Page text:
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Some Republican candidates in competitive down-ballot races are talking about adding rape and incest exceptions to Texas’ near-total abortion ban. But the man who signed the ban into law — Gov. Greg Abbott — has repeatedly declined to say if he supports them.
In some battleground state legislative races, Republicans have said they are open to revising the ban to include the exceptions — and even voiced confidence that the Legislature will do so when it reconvenes in January. That has drawn deep skepticism from their Democratic opponents, who are mounting campaigns centered on abortion rights.
“I fully envision we’re gonna come back and tweak the current bills and make it more reasonable,” state Rep. Steve Allison, R-San Antonio, said at a candidate forum earlier this month, predicting that a proposal to add rape and incest exceptions would get a committee hearing.
State Rep. John Lujan, another San Antonio Republican, said during a recent forum that he is “almost positive” the next Legislature will consider such exceptions and that he would vote for such a bill. Adam Hinojosa, running for an open state Senate seat in South Texas, has referred to rape and incest as “commonsense exceptions that we may consider.” And Jamee Jolly, running for an open state House seat in Collin County, has suggested the need for a “conversation” next session about the exceptions.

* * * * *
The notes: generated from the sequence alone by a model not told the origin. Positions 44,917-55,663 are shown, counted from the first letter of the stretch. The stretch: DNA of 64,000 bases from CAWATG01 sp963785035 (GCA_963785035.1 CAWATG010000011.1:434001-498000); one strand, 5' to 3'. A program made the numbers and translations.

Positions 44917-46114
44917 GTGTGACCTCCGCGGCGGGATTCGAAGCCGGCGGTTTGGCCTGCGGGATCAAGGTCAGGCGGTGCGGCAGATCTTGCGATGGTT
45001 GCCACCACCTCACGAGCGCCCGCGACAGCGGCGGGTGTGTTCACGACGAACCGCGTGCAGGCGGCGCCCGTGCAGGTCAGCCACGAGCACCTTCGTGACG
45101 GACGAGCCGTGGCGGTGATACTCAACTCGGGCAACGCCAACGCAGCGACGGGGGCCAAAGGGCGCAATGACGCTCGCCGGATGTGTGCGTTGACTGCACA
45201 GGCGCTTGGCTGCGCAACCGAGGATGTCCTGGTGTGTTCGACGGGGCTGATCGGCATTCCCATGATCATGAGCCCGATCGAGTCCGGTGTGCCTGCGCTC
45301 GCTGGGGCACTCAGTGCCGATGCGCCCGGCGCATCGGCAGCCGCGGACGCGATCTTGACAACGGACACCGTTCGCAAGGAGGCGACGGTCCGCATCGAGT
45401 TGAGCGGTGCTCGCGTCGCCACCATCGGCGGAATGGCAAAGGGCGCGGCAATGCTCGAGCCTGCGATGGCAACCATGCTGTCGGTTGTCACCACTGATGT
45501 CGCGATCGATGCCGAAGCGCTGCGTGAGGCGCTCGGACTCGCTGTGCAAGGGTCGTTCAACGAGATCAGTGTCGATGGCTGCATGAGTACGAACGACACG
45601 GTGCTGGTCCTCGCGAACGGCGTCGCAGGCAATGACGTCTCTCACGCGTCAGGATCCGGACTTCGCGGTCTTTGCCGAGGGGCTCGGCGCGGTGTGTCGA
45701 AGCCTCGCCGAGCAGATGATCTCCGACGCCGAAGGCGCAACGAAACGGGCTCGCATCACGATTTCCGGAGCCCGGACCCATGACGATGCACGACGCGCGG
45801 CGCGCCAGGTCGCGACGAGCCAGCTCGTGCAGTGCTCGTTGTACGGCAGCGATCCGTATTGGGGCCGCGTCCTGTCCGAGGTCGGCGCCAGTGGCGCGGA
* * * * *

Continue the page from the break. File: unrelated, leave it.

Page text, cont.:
Yet such statements are complicated by Abbott’s own reluctance to talk about the topic. He has declined to say whether he supports adding such exceptions, only saying that he wants to clarify the law’s existing exception to protect the life of the pregnant patient.
Any legislation that lacks the governor’s support is unlikely to make it far in the Legislature — he holds veto power, and the GOP majorities generally try to align with him on policy.
It is not just the battleground candidates talking about the rape and incest exceptions. Both state House Speaker Dade Phelan and Lt. Gov. Dan Patrick, who oversees the Senate, have raised the possibility of addressing the exceptions next session, with Patrick predicting there will be “a lot of discussion.” And two GOP state senators have already expressed support for at least a rape exception.
To Democrats, the Republicans’ comments are empty pre-election talk. They are noting the GOP candidates have already established anti-abortion records and are not proactively advocating for exceptions, anyway.
“It’s incredibly disappointing that my opponent refuses to commit to fighting for exemptions for rape, incest, and life of the mothers, while Texas is in the midst of a maternal mortality crisis,” Jolly’s Democratic rival, Mihaela Plesa, said in a statement. “We need a representative who will be strong in their convictions; not a representative who is only willing to have a conversation about an issue that impacts the lives of so many Texans.”
While Plesa faces Jolly, Democrat Frank Ramirez is challenging Lujan, Democrat Morgan LaMantia is up against Hinojosa and Democrat Becca DeFelice is running against Allison. All the Democratic candidates have made abortion rights central to their election campaigns.
The Republican candidates declined to comment further to The Texas Tribune on their positions.